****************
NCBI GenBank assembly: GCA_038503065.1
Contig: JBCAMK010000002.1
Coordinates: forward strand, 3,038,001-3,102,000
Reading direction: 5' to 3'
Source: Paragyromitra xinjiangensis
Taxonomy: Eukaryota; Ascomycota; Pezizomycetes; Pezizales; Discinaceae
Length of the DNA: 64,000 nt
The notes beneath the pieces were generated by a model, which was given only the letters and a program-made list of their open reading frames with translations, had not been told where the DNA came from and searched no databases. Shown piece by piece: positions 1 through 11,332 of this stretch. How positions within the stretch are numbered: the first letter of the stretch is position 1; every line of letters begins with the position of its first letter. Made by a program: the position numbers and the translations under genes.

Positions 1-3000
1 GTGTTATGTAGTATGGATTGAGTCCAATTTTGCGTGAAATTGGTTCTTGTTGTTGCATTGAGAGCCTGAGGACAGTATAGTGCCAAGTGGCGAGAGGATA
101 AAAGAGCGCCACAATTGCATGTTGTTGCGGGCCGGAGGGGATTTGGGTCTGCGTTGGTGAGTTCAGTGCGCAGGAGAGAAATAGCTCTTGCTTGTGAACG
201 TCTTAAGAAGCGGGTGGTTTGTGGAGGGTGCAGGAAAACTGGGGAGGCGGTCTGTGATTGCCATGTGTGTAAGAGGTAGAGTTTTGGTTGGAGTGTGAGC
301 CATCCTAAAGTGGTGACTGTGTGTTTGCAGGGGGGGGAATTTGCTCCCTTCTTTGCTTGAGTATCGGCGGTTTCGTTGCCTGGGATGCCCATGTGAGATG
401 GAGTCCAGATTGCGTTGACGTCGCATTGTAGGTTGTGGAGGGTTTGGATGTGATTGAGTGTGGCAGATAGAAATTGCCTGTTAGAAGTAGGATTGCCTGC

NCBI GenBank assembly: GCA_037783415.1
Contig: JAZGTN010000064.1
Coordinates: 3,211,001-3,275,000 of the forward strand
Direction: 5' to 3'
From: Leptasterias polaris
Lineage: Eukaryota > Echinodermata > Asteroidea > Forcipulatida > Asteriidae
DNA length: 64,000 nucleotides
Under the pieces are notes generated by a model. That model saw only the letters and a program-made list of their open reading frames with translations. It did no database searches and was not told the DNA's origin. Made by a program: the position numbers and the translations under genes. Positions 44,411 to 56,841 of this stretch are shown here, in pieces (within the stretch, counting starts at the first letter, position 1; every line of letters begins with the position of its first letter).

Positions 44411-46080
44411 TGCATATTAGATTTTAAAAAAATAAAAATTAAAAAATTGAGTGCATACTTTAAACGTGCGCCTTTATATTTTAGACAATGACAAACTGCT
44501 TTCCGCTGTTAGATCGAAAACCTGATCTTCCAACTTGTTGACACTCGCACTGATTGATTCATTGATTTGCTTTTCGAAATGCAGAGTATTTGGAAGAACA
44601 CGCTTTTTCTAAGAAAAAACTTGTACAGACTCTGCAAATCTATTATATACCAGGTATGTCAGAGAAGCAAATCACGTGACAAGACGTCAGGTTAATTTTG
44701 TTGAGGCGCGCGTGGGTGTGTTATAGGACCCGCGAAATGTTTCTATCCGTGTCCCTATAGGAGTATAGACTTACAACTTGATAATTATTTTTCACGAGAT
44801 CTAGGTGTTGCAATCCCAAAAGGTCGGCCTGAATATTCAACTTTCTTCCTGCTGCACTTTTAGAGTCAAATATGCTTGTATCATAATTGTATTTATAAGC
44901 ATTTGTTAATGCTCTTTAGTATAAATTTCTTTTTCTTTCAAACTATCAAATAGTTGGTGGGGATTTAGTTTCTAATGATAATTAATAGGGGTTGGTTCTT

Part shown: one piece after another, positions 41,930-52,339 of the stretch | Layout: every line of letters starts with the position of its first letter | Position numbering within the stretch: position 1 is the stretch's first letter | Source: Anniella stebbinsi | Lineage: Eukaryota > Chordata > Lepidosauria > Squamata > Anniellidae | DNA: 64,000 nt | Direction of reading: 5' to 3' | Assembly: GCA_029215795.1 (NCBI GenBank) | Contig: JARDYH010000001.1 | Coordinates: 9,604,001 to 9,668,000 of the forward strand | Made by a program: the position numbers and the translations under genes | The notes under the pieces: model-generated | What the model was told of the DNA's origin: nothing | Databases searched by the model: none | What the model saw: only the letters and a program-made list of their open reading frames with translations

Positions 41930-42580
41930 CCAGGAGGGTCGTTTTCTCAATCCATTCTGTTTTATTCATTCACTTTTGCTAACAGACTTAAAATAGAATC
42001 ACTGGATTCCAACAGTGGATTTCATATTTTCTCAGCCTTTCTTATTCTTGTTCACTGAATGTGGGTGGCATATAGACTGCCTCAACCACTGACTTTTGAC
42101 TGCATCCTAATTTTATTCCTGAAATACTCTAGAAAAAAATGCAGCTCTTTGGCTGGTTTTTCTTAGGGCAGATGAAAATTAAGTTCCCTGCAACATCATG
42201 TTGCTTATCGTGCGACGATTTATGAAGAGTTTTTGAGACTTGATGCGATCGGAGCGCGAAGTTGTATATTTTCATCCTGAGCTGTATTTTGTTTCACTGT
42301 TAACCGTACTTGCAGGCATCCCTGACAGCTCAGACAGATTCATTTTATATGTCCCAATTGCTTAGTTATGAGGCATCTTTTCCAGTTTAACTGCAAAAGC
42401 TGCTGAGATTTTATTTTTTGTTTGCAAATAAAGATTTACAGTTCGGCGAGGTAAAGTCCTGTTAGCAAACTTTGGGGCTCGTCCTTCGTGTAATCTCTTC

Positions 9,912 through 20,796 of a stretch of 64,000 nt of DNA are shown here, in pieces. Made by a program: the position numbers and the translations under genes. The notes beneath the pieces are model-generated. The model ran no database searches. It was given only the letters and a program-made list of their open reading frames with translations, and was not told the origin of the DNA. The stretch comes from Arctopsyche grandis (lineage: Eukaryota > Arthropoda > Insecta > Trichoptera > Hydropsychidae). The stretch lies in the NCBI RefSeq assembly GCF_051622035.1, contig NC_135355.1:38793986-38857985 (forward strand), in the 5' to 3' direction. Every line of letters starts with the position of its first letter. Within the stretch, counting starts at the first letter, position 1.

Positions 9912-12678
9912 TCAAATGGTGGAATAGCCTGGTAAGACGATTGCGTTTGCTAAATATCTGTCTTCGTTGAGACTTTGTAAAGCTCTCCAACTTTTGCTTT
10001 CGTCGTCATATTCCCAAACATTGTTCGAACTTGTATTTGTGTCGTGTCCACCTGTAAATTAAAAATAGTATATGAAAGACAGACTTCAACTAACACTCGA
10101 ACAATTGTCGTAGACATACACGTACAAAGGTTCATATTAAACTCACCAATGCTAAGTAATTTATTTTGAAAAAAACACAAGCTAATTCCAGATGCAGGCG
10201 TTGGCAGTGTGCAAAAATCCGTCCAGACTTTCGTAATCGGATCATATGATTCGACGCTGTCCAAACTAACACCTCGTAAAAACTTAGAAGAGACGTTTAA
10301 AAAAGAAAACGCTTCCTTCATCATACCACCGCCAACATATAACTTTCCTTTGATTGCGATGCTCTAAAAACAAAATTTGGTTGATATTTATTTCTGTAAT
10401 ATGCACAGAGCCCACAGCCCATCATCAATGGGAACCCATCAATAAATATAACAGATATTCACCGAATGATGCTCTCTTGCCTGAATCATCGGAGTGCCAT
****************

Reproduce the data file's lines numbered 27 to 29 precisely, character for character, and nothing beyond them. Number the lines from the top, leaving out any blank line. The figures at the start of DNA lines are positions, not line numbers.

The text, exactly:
44701 TTGAGGCGCGCGTGGGTGTGTTATAGGACCCGCGAAATGTTTCTATCCGTGTCCCTATAGGAGTATAGACTTACAACTTGATAATTATTTTTCACGAGAT
44801 CTAGGTGTTGCAATCCCAAAAGGTCGGCCTGAATATTCAACTTTCTTCCTGCTGCACTTTTAGAGTCAAATATGCTTGTATCATAATTGTATTTATAAGC
44901 ATTTGTTAATGCTCTTTAGTATAAATTTCTTTTTCTTTCAAACTATCAAATAGTTGGTGGGGATTTAGTTTCTAATGATAATTAATAGGGGTTGGTTCTT